Inside there’s a gorgeous interior courtyard and on the second floor the wooded ceiling are coffered with a hexagonal motif.
As you step through the centuries-old stone streets of the Casco Historico you’ll be taken aback by the volume of renaissance, gothic, baroque and Moorish-style buildings, most looking as good as new.
There more than 20 palaces here, nearly all dating to the Spanish Golden Age and many opening their stately doors to the public for exhibitions.
If you’re seeing the sights with little ones you could make it a bit more fun for them by boarding the tourist train, which sets off from Plaza de Anaya every half- hour in the summer.
5. University of Salamanca
Founded in 1134, this institution is the oldest university in the country and the fourth oldest in Europe.
At one time it was among the most prestigious in the world, and today it’s the main reason why Salamanca is a prime destination for people who want to learn the Spanish language.
You’ll be able to enter a set of the oldest buildings on the square, Patio de las Escuelas, which have stunning plateresque designs and lots of stories to tell.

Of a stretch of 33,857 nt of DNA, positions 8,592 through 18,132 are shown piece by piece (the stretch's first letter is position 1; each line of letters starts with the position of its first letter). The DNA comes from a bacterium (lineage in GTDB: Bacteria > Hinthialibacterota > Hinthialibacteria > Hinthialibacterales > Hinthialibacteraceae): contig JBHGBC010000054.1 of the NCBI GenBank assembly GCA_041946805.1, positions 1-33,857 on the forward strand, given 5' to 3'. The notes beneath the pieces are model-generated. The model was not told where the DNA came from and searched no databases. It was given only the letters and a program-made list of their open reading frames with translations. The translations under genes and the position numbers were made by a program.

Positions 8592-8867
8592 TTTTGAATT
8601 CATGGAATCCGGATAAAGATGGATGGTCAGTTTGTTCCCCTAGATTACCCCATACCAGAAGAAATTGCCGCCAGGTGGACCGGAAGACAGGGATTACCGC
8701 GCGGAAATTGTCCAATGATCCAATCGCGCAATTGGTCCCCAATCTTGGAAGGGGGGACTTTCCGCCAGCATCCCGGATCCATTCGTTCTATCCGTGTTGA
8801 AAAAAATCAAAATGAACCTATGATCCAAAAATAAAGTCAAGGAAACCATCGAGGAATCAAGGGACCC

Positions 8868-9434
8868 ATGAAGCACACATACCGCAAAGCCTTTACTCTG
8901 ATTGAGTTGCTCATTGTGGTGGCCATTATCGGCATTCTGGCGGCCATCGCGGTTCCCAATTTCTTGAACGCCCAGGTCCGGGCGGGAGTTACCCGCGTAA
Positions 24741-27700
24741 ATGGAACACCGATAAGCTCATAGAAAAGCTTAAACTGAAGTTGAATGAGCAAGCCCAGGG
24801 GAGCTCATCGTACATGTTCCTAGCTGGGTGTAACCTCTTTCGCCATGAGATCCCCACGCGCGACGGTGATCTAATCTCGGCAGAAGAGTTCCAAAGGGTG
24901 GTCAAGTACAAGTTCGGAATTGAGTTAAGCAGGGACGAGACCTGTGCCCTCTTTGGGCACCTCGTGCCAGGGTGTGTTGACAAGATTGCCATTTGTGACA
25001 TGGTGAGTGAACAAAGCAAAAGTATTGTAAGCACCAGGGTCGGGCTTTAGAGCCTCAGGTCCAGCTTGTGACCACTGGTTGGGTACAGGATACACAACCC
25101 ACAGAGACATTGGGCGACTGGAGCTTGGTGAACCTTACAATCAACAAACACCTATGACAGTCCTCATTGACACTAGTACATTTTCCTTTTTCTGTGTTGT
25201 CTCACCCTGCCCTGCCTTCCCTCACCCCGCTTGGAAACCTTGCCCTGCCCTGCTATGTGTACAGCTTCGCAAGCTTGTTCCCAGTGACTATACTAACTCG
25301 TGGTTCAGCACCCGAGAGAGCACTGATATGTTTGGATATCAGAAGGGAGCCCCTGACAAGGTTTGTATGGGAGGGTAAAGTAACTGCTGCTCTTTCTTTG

The main building’s facade has a difficult to spot sculpture of a frog sitting on a skull: It’s supposed to be good luck if you can find it without help.
In the square is a statue of Fray Luis de León, one of the most important writers during the Spanish renaissance and one of the university’s many influential alumni.
6. Plaza Mayor
UNESCO’s report gives Salamanca’s impressive main square special mention.
It was laid out in the mid-18th century and has a baroque design.
On the ground level are 88 arches, belonging to an arcade that runs around the entire perimeter of the square, broken up only by the entranceways.
Above each pillar is a medallion portraying a famous figure from Salamanca’s prestigious history.
The lucky people who live on the Plaza Mayor have 247 balconies to lord it over everyone.
Interestingly, Plaza Mayor isn’t quite a square: All four sides have slightly different lengths.
7. Casa Lis
Poking above Salamanca’s southern wall is a 19th-century mansion that was built for the wealth local businessman D. Miguel de Lis at the turn of the 20th century.
The man certainly had modern tastes, as you’ll tell if you approach the building from the river and see the the lovely art nouveau iron and glass facade with its stained glass windows.